"There is nothing that I consider unachievable or undoable or inconceivable," said Neri Oxman of MIT.

It's largely for those reasons, and her groundbreaking work as a designer, architect, artist and chief of the MIT Media Lab's Mediated Matter group, that Oxman has been awarded the 2014 Vilcek Prize in Design. The Vilcek Prize is given to foreign-born scientists and artists living and working in the United States. The prizes are given annually to candidates in biomedical research and a various categories in the arts.

Oxman, a resident of Boston, is also the Sony Corporation Career Development professor and assistant professor of Media Arts and Sciences at the MIT Media Lab.

As part of her latest investigations, Oxman has converted a robotic arm to a 3D printer. She's undertaken a project to find the Next Big Use for the technology.

"How can we reinterpret 3D printing in a way that suggests a new design language?" Oxman said.

Much like pioneers in the field such as Professor Ronald Rael at UC Berkeley and architect and entrepreneur Enrico Dini, Oxman is engaged in investigating how 3D printing relates to various materials and how those materials might one day be used.

"Concrete can be many things," Oxman says. "Concrete can become a transparent window."

It was Oxman, raised in Israel and relocated to the United States in 2005, who coined the phrase "material ecology" to define the core of what she does. By juxtaposing various properties against environmental realities, Oxman hopes to find new forms, and though her designs may be the result of  modern technologies like 3D printing, she says they're largely inspired by elemental, natural structures.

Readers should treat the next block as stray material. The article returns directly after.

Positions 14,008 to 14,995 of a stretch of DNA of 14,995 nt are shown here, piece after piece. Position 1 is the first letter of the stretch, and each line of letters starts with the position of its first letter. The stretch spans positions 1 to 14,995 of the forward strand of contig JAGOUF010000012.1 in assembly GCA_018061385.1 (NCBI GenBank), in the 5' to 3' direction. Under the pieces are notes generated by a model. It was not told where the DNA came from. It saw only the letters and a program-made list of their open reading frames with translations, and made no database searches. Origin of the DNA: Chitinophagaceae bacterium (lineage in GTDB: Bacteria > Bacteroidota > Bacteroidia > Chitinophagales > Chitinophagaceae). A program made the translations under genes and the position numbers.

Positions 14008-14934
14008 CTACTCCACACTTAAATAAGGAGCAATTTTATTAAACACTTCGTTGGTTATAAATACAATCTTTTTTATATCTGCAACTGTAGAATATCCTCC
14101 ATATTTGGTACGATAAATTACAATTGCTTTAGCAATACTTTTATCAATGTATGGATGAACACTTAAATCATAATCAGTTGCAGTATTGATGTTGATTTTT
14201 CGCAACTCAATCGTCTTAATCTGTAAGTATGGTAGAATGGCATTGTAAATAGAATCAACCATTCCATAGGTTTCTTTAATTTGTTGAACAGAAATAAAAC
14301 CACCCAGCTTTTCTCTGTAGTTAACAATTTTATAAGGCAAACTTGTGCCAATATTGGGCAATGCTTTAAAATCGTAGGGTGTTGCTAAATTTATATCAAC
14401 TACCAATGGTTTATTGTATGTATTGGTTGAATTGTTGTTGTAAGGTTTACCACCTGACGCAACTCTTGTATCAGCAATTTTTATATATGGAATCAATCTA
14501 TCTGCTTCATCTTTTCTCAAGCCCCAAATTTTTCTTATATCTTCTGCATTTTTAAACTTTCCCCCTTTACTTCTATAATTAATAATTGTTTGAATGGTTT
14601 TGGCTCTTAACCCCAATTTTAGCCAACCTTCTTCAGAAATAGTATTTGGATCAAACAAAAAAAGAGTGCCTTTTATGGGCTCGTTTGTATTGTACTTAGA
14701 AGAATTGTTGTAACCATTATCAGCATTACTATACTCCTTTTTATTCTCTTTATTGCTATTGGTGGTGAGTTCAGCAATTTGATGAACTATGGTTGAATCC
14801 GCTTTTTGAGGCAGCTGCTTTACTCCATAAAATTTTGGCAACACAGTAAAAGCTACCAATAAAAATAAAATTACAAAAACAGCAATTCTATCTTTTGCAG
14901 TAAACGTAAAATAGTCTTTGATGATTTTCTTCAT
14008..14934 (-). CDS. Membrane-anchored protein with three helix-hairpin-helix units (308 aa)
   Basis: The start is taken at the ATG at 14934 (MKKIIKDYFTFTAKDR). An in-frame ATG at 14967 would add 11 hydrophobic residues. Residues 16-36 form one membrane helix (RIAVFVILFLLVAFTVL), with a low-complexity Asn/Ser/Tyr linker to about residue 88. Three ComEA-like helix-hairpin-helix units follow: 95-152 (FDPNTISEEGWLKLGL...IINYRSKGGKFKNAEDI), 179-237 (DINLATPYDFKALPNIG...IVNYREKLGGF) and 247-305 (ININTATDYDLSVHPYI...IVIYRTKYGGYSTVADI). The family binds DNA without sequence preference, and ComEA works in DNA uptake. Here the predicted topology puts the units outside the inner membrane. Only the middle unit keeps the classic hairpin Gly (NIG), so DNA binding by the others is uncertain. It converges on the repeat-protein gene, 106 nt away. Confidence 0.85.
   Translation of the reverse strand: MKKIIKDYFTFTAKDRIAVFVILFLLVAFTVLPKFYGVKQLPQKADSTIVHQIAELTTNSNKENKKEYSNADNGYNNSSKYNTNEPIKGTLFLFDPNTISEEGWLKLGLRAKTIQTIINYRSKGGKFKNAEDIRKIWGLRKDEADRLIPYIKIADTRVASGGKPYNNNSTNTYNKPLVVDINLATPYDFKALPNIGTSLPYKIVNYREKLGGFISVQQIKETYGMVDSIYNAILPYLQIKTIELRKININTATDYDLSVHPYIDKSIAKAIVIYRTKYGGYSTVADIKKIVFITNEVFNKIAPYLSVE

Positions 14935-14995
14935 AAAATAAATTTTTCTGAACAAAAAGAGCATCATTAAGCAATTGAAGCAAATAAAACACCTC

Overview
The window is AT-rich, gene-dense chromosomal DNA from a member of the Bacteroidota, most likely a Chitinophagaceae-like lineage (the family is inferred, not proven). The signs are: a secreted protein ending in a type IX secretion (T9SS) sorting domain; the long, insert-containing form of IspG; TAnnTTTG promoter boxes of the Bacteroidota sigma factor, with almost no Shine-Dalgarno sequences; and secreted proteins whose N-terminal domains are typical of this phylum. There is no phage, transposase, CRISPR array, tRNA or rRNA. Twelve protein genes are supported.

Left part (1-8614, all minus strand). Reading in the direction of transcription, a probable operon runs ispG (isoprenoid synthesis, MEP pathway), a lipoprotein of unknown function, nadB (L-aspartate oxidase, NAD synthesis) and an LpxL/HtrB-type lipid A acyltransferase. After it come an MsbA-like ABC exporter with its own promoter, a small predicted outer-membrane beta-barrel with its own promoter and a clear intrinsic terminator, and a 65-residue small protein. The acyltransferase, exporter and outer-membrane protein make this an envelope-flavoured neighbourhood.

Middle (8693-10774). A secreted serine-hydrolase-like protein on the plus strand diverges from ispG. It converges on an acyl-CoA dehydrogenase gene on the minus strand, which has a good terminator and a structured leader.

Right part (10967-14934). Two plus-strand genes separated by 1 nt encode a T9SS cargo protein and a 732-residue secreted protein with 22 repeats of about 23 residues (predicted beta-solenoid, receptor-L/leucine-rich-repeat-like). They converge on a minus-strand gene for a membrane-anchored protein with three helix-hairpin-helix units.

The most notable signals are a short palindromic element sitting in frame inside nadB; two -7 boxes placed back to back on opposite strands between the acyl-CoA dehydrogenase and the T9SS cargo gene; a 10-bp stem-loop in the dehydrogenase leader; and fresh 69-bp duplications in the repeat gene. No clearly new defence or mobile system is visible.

Oxman's Pneuma 2 was inspired by the construction of the human lung

"The future is closer than we think," Oxman says. "In fact, versions of it are already present in our midst."

With her current focus on construction and 3D printers as construction tools, Oxman is considering scale, and the problem of how the technology can be used to create large structures. One of those methods, using a series of robots to create large structures, utilizes fast curing materials which essentially become forms for structural walls and serve as thermal insulation layer within those walls.

The work is aimed at taking advantage of the speed, geometrical capabilities and cost-saving advantages of 3D printing processes. Oxman has also said she intends to begin work on ways builders might incorporate utilitarian functionality like wiring and plumbing directly into 3D printing construction processes.

Oxman, whose work has been shown at the Museum of Modern Art, the Centre Pompidou, the Boston Museum of Fine Arts and the Smithsonian, won the Vilcek Prize for "exceptional achievement" in her career and she's set to receive the $100,000 prize in New York City this April.